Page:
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Chapt 13: Abolition & Social Reform Movements 1830-60

2nd Great Awakening -- Abolition/Anti-slavery movements -- Underground Railroad -- Leading abolitionists -- Early Women's Rights Movement/Seneca Falls -- AND Art Movts: Transcendentalism and Romanticism

J Swanson

on 31 March 2011

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Transcript of Chapt 13: Abolition & Social Reform Movements 1830-60

The 2nd Great Awakening A time of new emphasis on religion Making life better for others becomes a religious duty for many people Social Reform Movements Abolition & Anti-Slavery Movement Chapt 13 (The right to vote) Abolition = Abolish slavery (End slavery immediately) 1830-60s 1830-60s Abolitionists = people who believe in abolition (the most radical group in anti-slavery movement) (People who want slavery to end immediately) NOTE: Not everyone who was against slavery was an abolitionist (also the smallest group) Want to stop spread of slavery into the west Don't mind if it continues in the South (They don't want competition for jobs) 2.) Free-soilers Most Northerners disagree with slavery, but don't say or do much about it 1.) Women's Rights Many women are inspired to seek their own rights while fighting for civil rights for African Americans They demand: SUFFRAGE Right to own property & control their paychecks In some states only men could own property and a woman's paychecks were given directly to husbands or fathers Women will get the right to vote in all elections in 1920 William Lloyd Garrison Novelist Sojourner Truth Famous American Abolitionists Newspaper Editor Harriet Beecher Stowe Frederick Douglass Former Slave, Newspaper Editor, Author, Speaker Escaped slave and "Conductor" on the Underground Railroad Harriet Tubman Helped slaves escape Former slave, speaker = Equal rights 1.) 2.) (19th Amendment) 3.) Some think slavery should go away gradually (Over a few decades) Underground Railroad A network of people who helped slaves escape to the North NOT A train or set of tracks
A tunnel
One route It is IT IS People who help escaped slaves by Hiding them Giving them food & supplies Guiding them on trails Arranging transportation This could be very dangerous work because slave-hunters had the power to search houses and have you arrested if you were caught helping escaped slaves. 1840s 3.) To be treated equal to men in the eyes of the law Seneca Falls
Convention 1st public meeting about rights for women Marks 'start' of organized women's movement 1848 Famous Women's Rights Activists Elizabeth Cady Stanton

Lucretia Mott

Susan B. Anthony

Lucy Stone

Sarah Grimke

Sojourner Truth "Declaration of Sentiments" Written during Seneca Falls Con. Modeled after Dec. of Ind. Expressed goals of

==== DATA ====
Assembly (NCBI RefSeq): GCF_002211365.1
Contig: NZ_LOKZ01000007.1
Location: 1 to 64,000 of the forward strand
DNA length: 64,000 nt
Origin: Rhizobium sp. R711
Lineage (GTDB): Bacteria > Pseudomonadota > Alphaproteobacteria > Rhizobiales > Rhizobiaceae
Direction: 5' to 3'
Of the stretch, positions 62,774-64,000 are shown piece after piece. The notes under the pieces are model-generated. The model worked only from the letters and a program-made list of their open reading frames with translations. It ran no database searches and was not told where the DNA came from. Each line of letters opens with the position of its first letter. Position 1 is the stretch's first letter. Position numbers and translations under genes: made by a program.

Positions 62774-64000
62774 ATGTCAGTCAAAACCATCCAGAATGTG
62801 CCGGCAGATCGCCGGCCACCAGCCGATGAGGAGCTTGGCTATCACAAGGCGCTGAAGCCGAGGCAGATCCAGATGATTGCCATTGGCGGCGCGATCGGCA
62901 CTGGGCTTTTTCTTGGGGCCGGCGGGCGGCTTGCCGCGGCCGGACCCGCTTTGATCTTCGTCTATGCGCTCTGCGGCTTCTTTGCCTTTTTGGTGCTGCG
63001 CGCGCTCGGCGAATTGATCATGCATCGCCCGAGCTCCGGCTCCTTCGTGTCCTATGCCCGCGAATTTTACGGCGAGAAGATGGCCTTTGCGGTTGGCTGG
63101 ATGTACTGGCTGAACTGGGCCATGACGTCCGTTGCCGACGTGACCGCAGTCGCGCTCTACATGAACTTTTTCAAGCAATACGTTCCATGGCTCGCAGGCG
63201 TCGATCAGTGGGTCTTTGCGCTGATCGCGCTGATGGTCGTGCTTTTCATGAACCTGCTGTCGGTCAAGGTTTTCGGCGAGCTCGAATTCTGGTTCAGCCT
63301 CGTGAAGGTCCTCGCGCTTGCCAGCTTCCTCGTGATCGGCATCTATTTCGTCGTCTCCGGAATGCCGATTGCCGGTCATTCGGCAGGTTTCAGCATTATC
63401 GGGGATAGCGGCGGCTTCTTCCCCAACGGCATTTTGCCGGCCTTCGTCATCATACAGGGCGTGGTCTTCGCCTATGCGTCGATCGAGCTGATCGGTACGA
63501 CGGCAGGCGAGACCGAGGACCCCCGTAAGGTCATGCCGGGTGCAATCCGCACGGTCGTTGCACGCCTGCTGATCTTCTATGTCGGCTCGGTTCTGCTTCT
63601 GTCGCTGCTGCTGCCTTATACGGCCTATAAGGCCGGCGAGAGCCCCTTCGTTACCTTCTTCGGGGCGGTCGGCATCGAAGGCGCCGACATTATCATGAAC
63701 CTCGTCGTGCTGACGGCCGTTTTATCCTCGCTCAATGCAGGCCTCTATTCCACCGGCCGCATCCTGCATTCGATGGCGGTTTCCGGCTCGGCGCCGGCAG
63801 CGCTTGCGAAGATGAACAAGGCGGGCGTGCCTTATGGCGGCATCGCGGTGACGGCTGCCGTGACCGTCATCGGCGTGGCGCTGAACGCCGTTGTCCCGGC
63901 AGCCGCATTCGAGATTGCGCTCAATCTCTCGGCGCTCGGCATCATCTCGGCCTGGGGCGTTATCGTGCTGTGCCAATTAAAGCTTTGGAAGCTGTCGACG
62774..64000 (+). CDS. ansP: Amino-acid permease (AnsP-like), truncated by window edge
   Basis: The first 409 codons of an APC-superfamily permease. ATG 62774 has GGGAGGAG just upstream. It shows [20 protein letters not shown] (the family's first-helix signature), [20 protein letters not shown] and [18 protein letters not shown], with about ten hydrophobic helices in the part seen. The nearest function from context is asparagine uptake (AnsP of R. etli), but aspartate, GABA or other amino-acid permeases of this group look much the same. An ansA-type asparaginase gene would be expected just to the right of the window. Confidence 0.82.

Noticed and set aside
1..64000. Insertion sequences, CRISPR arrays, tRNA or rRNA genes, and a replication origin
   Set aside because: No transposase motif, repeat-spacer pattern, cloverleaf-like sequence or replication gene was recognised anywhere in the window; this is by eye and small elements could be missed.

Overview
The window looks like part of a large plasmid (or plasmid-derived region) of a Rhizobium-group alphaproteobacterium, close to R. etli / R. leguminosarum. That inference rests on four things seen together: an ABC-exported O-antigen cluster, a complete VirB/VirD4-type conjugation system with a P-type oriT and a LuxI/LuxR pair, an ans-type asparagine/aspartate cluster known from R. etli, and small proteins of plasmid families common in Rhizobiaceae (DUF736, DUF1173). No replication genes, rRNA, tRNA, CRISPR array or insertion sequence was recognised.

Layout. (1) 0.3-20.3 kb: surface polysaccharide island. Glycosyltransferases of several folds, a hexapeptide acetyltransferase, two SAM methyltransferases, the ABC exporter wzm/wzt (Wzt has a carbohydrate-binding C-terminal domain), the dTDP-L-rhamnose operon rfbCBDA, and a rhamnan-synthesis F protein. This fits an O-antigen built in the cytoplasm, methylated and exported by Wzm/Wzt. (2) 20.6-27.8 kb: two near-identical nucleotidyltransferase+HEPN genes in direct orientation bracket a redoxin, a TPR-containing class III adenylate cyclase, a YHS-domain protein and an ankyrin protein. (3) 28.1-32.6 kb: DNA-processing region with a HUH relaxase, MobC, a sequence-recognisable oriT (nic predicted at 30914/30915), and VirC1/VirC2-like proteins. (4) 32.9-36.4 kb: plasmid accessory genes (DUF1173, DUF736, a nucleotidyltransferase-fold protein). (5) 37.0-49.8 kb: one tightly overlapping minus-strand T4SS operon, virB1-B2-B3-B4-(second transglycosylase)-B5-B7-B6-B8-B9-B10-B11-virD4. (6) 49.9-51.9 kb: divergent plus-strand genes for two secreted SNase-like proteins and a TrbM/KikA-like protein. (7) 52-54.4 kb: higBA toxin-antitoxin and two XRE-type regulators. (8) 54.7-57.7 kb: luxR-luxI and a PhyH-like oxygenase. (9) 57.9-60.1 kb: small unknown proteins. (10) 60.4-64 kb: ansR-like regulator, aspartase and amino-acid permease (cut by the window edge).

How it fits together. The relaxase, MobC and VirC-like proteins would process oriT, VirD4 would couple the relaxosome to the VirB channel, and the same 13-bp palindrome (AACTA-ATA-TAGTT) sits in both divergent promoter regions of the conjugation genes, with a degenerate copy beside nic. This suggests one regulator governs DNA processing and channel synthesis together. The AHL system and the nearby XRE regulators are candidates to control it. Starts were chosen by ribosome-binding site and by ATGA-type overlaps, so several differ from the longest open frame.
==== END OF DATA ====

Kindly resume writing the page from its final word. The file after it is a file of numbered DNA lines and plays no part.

women's equality movement Other Movements Temperance Movement "Just Say No" to alcohol (beer and wine
didn't count
in early days) Blamed liquor for society's problems Prison Reform Tried to make conditions better in jails Urged prisons to offer education (instead of just punishment) Lead to separate facilities & courts for juveniles Dorthea Dix Education Reform Horace Mann Common-school Movement All students educated in same place, in same way Guarantees same education for boys & girls, rich & poor This is still what our school system is based on! Other Education Reforms Schools for disabled established Schools & colleges for women established Thomas Gallaudet Gallaudet University for hearing impared 1817 Catherine Beecher founds 1st female academy
Troy Female Seminary 1821 by Emma Willard
Mount Holyoke College by Mary Lyon 1837 Perkins School for the Blind -- 1831 by Samuel Gridley Howe in Massachusetts 1830-50s Chapt 13 Art Movements Transcendentalism Believed people could "rise above" material things (transcend = "rise above") People should do what they "feel" is right (Not what society and institutions tell them is right) People should live simply Thought people would be happier with
less "stuff" around them Tried to create "utopian communities" "Perfect communities" based on Transcendentalism ideas (They didn't work & often failed quickly) (Turns out that a society based on no rules and eveyone just doing what feels right to them at the time doesn't work out so well because people rarely "feel" like doing chores but they often "feel" that someone else should. Not only that, but "living simply" without modern conveniences requires a lot more work than they realized) A philosophy & literature style Famous transcendentalists wrote
Poetry Famous transcendentalist writers: Ralph Waldo Emerson
Henry David Thoreau
Margaret Fuller American Romanticism Emphasized beauty of Nature (not cities or famous people) Tried to bring out emotion in art & literature Today we'd say they were into "drama" Famous Romantics Nathaniel Hawthorne
Herman Melville
Edgar Allan Poe
Emily Dickinson
Henry Wadsworth Longfellow
Walt Whitman Trancendentalists and Romantics share many beliefs. Transcendentalism, however, is much closer to a religion than just a style of art and uses many Eastern religious practices to help believers "transcend" the material world. The "hippies" of the 1960s & 1970 were heavily influenced by transcendentalism and often repeated a lot of their ideas about ignoring society, living simply & creating utopian communities (that also failed). Also, just as hippies protested the Vietnam War, the Transcendentalists protested the Mexican War in 1846-48.
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